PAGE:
Things begin to change in your homeschool as your kids get older. Kids become more independent and they begin to develop stronger opinions about their homeschool day.
Homeschooling Tweens and Teens
Our homeschool entered a season of transition when my oldest entered 7th grade. She no longer wanted to do everything I had planned without question and I had to adjust the way I planned our day.
Instead of planning our homeschool week on my own the way I did when she was younger, I began to include my teens in the process and to offer them some choices. This helped them buy into the plan and there was less resistance during our homeschool week.
I began to let go of the way we previously did things and learned to adapt to their preferences and interests.
Eventually, this sort of flexibility and choice became a standard part of our homeschool week. It made things easier and more enjoyable for everyone involved.
Keeping Books As The Foundation Of Your Learning
Of course, even though my planning methods changed, literature remained the backbone of our homeschool.
I began reading stacks of picture books to my children in the early years of homeschooling and as they grew up, we progressed to chapter books. Once my kids entered their tween and teen years, things began to change in our homeschool but I didn’t want to stop reading aloud to them.
Instead, our stack of elementary chapter books morphed into quality chapter books for teens and we continued to read books together every day. In fact, a great book list allows us to learn multiple subjects together, including history, science, and literature.
My favorite time to read aloud to my teens is during our Morning Time (yes, we have Morning Time in a house full of teens). It’s a great time to incorporate a read-aloud for fun or to cover a specific subject or topic.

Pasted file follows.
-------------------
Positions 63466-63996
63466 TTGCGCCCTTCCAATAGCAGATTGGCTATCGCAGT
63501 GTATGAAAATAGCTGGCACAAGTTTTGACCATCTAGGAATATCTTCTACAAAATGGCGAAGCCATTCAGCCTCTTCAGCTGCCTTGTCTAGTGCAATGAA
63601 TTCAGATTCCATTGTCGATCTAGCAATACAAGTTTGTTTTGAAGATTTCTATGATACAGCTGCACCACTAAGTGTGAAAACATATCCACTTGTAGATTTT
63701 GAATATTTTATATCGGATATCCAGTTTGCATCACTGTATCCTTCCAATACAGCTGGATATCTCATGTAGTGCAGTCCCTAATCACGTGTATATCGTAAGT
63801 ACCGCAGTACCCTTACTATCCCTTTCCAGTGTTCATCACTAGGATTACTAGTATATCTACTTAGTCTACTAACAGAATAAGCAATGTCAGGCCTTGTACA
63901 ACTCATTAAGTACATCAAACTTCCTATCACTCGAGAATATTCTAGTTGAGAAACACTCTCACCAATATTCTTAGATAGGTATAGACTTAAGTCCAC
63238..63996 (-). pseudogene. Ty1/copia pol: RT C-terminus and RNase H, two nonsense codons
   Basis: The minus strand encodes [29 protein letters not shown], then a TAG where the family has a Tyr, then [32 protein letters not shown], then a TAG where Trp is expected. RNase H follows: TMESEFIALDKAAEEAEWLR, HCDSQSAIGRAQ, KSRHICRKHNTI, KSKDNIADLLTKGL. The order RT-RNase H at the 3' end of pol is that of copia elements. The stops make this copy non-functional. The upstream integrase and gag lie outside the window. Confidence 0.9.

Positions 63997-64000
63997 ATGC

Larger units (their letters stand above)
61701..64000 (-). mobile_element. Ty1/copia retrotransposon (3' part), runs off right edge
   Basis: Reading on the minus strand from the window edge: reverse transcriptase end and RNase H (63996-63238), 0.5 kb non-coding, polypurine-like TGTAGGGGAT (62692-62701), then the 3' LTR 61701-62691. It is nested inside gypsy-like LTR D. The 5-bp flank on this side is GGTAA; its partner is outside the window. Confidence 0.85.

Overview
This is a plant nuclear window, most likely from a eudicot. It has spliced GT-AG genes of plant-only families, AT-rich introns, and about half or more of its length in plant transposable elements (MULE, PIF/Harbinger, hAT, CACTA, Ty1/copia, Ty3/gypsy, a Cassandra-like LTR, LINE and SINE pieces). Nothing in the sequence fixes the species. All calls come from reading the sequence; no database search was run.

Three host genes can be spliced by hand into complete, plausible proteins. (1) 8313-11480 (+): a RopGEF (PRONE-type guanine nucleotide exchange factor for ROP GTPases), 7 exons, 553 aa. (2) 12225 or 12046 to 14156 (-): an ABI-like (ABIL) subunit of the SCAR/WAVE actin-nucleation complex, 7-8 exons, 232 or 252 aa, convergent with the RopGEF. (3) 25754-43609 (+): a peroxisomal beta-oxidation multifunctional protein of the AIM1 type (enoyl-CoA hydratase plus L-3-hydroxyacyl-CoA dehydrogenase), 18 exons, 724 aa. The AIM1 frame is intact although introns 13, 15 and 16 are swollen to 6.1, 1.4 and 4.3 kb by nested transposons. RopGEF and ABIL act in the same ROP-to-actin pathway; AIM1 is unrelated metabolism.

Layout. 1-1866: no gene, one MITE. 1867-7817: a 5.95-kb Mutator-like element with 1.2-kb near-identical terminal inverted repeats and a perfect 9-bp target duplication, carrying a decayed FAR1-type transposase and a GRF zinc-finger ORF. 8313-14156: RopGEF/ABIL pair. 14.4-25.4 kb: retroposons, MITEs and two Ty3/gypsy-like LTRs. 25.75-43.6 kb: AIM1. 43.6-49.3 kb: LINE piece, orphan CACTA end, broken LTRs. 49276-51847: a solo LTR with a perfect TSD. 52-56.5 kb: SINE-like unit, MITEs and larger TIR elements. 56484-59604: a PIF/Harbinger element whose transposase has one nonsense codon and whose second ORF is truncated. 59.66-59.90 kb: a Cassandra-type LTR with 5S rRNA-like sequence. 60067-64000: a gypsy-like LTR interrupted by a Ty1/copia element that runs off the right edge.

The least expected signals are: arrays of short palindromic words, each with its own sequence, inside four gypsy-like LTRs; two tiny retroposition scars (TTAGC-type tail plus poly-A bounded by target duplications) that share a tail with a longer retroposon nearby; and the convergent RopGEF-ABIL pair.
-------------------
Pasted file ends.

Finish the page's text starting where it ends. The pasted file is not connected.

By being intentional at the beginning of the year, I can select books that cover a variety of subjects for our homeschooling family.
6 Best Tips For Choosing Books For Our Tweens and Teens
When I select books for my tweens and teens, I make sure I select a variety of books. It’s important that our read-aloud time exposes them to a variety that might not be present in their own reading choices.
Vary the Genre
Expose your tweens and teens to a variety of writing genres, especially ones they might not read as often on their own. Include non-fiction, historical fiction, fantasy, mystery, science fiction, and more.
Read different writing formats
Include different writing formats such as graphic novels and novels written in free verse poetry in your family booklist. These writing formats have increased in popularity in the last decade so it is easier to find these unique writing formats in all of the literature genres.
Relatable Main Characters
Every book your child reads won’t have relatable main character, but it is important to make sure there are a least a few on their reading list for the year. Include a few books with characters that are similar in age or are facing relatable problems and situations.
As our kids enter their teen years, it can be challenging to keep up with all of their reading. As a result we have to do a little more research about the content of the books we select to make sure they are age appropriate for our kids.
Websites such as Common Sense Media include details about various topics so parents can make informed decisions. I also find that Goodreads often has popular reviews written by parents who mention concerns about content.
Choose Exciting, Engaging Stories
You do not have to make your child read a booklist full of books that are boring, even if they are considered classic literature. The world is full of fantastic modern books that will engage your tweens and teens. I like to make sure our family read aloud list includes several exciting stories that I know my teens will want me to keep reading.
Explore Great Booklists
It’s completely impossible to keep up to date with all of the book titles available for teens and tweens. Thankfully, there are a lot of practical ways to find book ideas and inspiration.
Often your local library will have updated booklists for various age group and you can also chat with the librarian about the type of books your teen enjoys.
Homeschoolers can check out booklists from their favorite curriculum which are usually listed by grade level. Even if you don’t use the curriculum, you can find great book suggestions.
Finally, you can explore booklists from your favorite bloggers and social media book loving accounts. Check out all of my great booklists for all ages!
More Book Ideas For Tweens and Teens
Special thanks to Mary Wilson, from maryhannawilson.com for this post and for sharing her amazing tips and inspiration for helping tweens and teens learn.
If you are looking for more book ideas for Tweens and Teens in your homeschool, Mary has some awesome options for you! Take a look at all of these book lists for older kids!